The Difficult Diagnosis of ME


The Difficult Diagnosis of ME

The diagnosis of ME is difficult because the disease is a relapsing-remitting disorder that is not measurable. Because of this, doctors use several diagnostic criteria to make the diagnosis. Often, patients are misdiagnosed, and doctors have little education about this condition. This results in undiagnosed patients and unapproved treatments. This lack of education and available treatment options lead to the misdiagnosis of many patients.

Despite these problems, advocates continue to fight for the right diagnosis for the disease. The Institute of Medicine, now called the National Academy of Medicine, has recently issued a report that redefined the terms ME and CFS. The IOM has defined the condition as systemic exertion intolerance disease (SEID), and US health agencies have begun promoting this definition. This is referred to as ME/CFS-SEID by the ME advocacy community.

Although several countries have used the term ME instead of chronic fatigue syndrome, it is not used by physicians in the United States. NIH funding for research on CFS has fluctuated between $4 million and $16 million since 2008. Because ME is an inherited disease, research dollars are not guaranteed. Further, the CDC and NIH refuse to adopt the diagnosis of ME-ICC, and funding for this condition has been incredibly scarce. Sadly, this means that the future of research for ME is unclear.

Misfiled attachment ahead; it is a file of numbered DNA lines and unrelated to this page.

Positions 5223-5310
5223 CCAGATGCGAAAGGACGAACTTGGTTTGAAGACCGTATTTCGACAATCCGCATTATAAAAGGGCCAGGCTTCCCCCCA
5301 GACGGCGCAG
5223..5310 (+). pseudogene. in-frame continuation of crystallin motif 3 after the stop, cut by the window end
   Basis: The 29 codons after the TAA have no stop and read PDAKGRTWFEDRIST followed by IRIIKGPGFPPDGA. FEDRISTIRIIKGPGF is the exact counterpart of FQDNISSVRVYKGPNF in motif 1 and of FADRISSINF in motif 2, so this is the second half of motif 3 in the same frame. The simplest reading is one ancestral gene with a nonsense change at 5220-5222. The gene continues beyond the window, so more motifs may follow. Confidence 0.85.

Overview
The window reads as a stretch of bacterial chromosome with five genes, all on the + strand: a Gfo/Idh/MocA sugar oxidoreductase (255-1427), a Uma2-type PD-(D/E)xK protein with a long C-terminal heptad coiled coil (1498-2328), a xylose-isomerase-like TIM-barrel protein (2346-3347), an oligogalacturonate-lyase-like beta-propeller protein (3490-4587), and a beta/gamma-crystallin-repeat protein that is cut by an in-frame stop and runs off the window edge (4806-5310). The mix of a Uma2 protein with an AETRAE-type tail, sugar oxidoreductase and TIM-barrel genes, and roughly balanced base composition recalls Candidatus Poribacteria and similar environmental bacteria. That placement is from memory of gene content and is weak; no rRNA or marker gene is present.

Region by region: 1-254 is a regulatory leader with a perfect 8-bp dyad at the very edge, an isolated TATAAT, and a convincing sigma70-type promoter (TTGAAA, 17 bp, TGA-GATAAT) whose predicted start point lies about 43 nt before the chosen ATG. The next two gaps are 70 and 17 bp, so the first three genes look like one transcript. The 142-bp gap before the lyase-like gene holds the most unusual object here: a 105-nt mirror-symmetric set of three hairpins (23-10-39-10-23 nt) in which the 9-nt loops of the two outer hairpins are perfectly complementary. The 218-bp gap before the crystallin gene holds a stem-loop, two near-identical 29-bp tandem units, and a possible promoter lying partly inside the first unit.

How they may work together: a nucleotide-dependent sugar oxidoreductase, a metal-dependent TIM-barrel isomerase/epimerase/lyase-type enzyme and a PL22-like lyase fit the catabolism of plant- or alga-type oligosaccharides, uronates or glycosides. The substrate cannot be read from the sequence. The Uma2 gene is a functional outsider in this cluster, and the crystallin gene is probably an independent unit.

A viral infection may trigger the onset of symptoms, but it does not cause the disease. Some patients develop ME long before the infection, or the condition may be triggered by a traumatic event. While the causes are unknown, a recent report indicates that genetic susceptibility and a traumatic experience may trigger the development of ME. This is the only known cause of this devastating illness. And, unfortunately, there is still no cure. The researchers hope to find a cure soon!

ME-ICC has not been recognized by the NIH, despite being a widely used term among scientists. The CDC and NIH have refused to adopt the diagnosis, and the CDC has refused to support the term, which has been used by some researchers for the past 15 years. However, it is unclear whether this disease is caused by an infection or by a traumatic event. The cause of ME is still unknown. This disease is characterized by multiple severities and may have multiple forms.

The cause of ME is not yet clear, but some researchers believe that a viral infection may trigger the disease. In some cases, ME is triggered by a viral infection. Others believe that a traumatic event or a genetic susceptibility may trigger the illness. There are many factors that can cause this disease, including stress and toxins, but the exact cause of ME remains unknown. The research findings, however, indicate that it is not only possible to diagnose the disease, but that it can be a valuable tool in the fight against it.